Why is it important to figure out the critical tools needed to understand the Gold Coast, except when, as you might say, you find yourself soaking in it? My main reason is, I think, a good one: because it is important to understand, as Boyd did, the difference between idiosyncrasy and symptom. And then there is the problem of dealing with a large body of new work.
The Gold Coast is caught between a lull in residential building and a boom in infrastructure investment. The controversial Gold Coast light rail network is being laid out now for service from 2014 on the back of Hassell’s urban design study, the new 750-bed Gold Coast University Hospital will be opened at the end of this year, and the successful bid for the 2018 Commonwealth Games has sparked plans for new construction and expanded capacity at a range of sports venues, including Populous’s recently completed Metricon Stadium at Carrara (I call it “the cupcake”). As the dollar weakens against foreign currencies and the local tourism economy picks up, the cranes will inevitably start swinging with a little more gusto on residential tower projects from Southport to Broadbeach.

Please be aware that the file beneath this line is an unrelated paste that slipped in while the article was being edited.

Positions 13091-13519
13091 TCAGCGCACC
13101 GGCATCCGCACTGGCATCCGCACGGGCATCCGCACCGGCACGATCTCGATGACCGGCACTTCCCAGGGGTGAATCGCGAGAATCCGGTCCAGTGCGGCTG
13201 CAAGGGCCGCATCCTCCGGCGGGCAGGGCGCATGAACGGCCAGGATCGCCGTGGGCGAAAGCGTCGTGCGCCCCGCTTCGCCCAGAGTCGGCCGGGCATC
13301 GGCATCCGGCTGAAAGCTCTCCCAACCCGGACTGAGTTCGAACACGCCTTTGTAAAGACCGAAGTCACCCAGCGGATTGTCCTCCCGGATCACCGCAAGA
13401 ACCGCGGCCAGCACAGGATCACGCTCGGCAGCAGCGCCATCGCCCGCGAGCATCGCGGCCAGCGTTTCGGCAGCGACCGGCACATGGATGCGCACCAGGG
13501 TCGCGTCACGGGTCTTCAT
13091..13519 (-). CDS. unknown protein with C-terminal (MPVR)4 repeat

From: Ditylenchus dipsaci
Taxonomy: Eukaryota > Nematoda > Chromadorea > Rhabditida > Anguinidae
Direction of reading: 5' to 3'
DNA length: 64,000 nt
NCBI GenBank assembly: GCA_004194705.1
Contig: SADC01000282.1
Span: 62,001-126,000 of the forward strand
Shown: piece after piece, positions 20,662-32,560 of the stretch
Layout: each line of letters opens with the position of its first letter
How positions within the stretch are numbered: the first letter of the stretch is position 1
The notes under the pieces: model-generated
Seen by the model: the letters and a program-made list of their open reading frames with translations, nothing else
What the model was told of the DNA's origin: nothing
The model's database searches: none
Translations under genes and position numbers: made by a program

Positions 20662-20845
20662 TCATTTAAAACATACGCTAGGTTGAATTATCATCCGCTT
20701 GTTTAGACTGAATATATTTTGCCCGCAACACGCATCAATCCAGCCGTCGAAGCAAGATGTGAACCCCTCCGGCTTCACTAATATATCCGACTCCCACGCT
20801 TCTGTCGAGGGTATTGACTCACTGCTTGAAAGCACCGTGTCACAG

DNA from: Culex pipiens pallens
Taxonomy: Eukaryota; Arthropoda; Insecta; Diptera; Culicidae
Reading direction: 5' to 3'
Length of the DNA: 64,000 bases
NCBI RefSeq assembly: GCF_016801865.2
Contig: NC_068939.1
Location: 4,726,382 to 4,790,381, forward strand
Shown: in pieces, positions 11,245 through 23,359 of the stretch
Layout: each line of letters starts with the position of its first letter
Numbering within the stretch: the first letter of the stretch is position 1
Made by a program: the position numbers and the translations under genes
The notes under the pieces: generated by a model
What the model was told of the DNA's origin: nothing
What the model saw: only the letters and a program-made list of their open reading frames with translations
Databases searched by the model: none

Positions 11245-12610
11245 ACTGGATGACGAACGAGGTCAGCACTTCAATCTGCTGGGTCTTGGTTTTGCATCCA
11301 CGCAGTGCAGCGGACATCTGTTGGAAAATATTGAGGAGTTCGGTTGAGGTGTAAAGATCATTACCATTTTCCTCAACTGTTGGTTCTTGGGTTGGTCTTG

The problem this leaves us with is the unspoken matter of architecture on the Gold Coast, namely form. In a multi-nodal city with no real centre and an invisible business district, but a high density urban concentration in Surfers Paradise consisting entirely of residential stock, we can reasonably ask what the form of those towers does for the city.
In a masterful return to Italian debates of the 1960s, Pier Vittorio Aureli has recently reminded us of the political role architectural form could have in the city as an economic field. The monumental architecture of the Gold Coast presents the mechanics of the relationship he describes as if it were the example he had in mind. The Gold Coast’s architecture is frustratingly apolitical in the face of this bastion of neoliberal politics, failing to offer a critique of the city itself. But this needn’t be the case – and in this, there seems to be some room to move.